World Mental Health Day 2022: A global priority

Established in 1992, we celebrate World Mental Health Day to raise awareness about mental health, reduce stigma and social discrimination, and make well-being for all a global priority. The theme for this year’s World Mental Health Day on Monday, October 10th, 2022 is “Make mental health & well-being for all a global priority.”

A mental health crisis amongst children and teens

After two years of the COVID-19 pandemic, our collective mental health has taken a dive, and children and adolescents have been the hardest hit. People who go on to develop mental health problems usually exhibit symptoms by age 14, and today up to 20% of teens are reporting serious suicidal thoughts. It’s time to focus on prevention and early intervention by providing adults and parents with the resources they require to live healthy lives and raise happy, resilient children.

To prevent mental health problems in adolescence and later in adulthood, we have to understand children, foster positive environments for kids in schools, create support systems for parents, and find ways to make mental health care affordable and accessible for parents and their children.

Children’s mental health depends on adult mental health

Addressing the youth mental health crisis begins with us. As adults (parents or not), we’re responsible for nurturing future generations. We need to learn how to better relate to children, support them, mentor them, and make sure their physical, emotional, and developmental needs are met.

However our own mental health issues – as well as modern day stresses and distractions – can interfere with our ability to meet the needs of children.

Our mental health is forged in infancy and childhood

The first two years of life are widely thought to be the most influential in a child’s development. Our brains are “blooming” during this time, and we develop patterns that can end up affecting us for a lifetime. Mothers with insecure attachment styles (anxious, avoidant, or disorganized) tend to pass these patterns on to their children before they’re even a year old. This is because the mother’s own mental health issues prevent her from consistently responding to her infant’s needs.

However a 2014 study found that when mothers with insecure attachment styles began healing their trauma before the birth of their child, their infants went on to develop secure attachment styles. 

This goes to show that when adults heal themselves, it can break cycles of maladaptive behaviors and trauma passed down from generation to generation.

As parents, we tend to model our behavior based on what we know; the examples that were set for us in childhood. If our parents were harsh or absent, we’re liable to repeat similar patterns unless we understand and change our own behaviors and attune to children and their needs.
Children diagnosed with behavioral disorders typically have a history of trauma or adverse childhood experiences (ACEs). ACEs can include stressful experiences ranging from emotional abuse and neglect to homelessness, living with a depressed parent, divorce, or bullying. These children and teens may be frequently punished when they need more supportive relationships in their lives with both adults and peers.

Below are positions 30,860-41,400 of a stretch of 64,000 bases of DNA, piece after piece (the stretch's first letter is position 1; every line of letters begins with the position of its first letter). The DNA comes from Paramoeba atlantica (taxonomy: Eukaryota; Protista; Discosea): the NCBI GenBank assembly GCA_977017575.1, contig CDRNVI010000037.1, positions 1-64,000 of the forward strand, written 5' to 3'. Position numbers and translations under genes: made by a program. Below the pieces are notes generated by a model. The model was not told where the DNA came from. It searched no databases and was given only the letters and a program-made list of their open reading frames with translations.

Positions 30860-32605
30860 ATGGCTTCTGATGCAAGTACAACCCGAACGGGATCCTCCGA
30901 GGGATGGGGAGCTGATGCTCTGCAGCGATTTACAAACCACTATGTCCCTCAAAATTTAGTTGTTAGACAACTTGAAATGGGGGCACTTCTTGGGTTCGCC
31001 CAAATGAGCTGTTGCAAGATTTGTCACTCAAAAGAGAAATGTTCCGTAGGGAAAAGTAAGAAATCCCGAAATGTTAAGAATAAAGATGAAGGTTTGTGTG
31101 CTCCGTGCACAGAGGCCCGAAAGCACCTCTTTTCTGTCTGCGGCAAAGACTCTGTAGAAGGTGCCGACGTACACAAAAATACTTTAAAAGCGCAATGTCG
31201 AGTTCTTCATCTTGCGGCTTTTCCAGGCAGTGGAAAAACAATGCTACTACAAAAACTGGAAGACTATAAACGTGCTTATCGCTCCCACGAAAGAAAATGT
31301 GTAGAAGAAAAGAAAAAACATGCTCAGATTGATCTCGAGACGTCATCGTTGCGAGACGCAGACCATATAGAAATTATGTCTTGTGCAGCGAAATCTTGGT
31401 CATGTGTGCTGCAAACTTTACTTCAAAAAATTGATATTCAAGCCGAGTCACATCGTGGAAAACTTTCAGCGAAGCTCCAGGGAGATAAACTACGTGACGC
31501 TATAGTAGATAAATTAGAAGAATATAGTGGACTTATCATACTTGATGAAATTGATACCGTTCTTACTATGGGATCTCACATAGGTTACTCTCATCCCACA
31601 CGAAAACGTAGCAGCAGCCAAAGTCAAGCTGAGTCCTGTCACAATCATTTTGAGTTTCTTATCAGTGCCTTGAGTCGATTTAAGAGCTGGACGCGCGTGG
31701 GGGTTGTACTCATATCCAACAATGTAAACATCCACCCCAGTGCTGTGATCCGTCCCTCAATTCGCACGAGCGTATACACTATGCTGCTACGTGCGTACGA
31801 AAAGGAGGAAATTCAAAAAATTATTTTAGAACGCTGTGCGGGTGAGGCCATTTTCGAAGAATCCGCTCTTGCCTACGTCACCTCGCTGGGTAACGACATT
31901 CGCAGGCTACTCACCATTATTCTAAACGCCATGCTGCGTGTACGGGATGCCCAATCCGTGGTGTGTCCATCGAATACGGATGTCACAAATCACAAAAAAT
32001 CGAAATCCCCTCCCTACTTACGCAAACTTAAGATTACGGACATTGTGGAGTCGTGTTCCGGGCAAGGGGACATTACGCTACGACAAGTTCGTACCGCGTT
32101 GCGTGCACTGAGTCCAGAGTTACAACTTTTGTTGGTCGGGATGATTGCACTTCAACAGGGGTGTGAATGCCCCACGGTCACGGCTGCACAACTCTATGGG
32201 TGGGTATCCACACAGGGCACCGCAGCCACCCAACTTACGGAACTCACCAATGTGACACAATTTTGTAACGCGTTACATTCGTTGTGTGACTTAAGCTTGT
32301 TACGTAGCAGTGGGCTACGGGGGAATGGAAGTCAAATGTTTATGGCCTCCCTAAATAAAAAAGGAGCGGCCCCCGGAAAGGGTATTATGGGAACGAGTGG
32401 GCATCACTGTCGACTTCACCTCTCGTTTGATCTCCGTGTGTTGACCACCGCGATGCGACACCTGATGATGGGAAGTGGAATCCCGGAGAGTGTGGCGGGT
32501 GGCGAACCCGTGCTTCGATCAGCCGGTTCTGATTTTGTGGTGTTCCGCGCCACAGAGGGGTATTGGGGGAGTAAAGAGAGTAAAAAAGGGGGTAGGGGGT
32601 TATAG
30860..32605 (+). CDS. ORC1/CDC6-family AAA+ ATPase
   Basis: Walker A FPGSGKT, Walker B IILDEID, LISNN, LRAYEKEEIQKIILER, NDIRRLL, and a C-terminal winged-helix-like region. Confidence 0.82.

How to prevent mental health problems

As a therapist, one way you can help prevent mental health problems in children is by working with adults to resolve their own issues and traumas.

Compassion-focused therapy (CFT) is a good choice for adults with a history of ACEs who struggle with shame and self-criticism – indicators of insecure attachment, which is all too often passed down to children. CFT blends aspects of cognitive behavioral therapy (CBT) with Buddhist thought, developmental psychology, and neuroscience.

Mindfulness is a wonderful tool for overcoming trauma and improving our mental health. It increases our awareness of our body, emotions, and thoughts, while reducing stress. Mindfulness techniques can be taught to both adults and kids (including through VR), and used in schools.

As a parent, teacher, or mental health professional you could also help to pioneer the movement for trauma-informed schools in your community.

Natural Learning Relationships (NLR) is a framework for understanding, raising, and working with kids that can easily be taught to parents, therapists, and teachers in schools. And NLR isn’t just about meeting the needs of kids, either. In his book Optimal Parenting, Ba Luvmour writes that “By meeting the conditions for optimal well-being in the child, the parent heals their own childhood wounds.”

This World Mental Health Day is a time to raise awareness about the mental health of children, teens, and parents, and to have discussions about how to improve youth mental health. It’s also a time to make plans to reduce stigma around mental health: what can be done in your community? Is there anything you can do?

For example, could you offer to be a mentor, or create a new program in schools? Could you bring more child development theory into your practice or classroom? Your imagination is the limit. Remember, “It takes a village to raise a child.”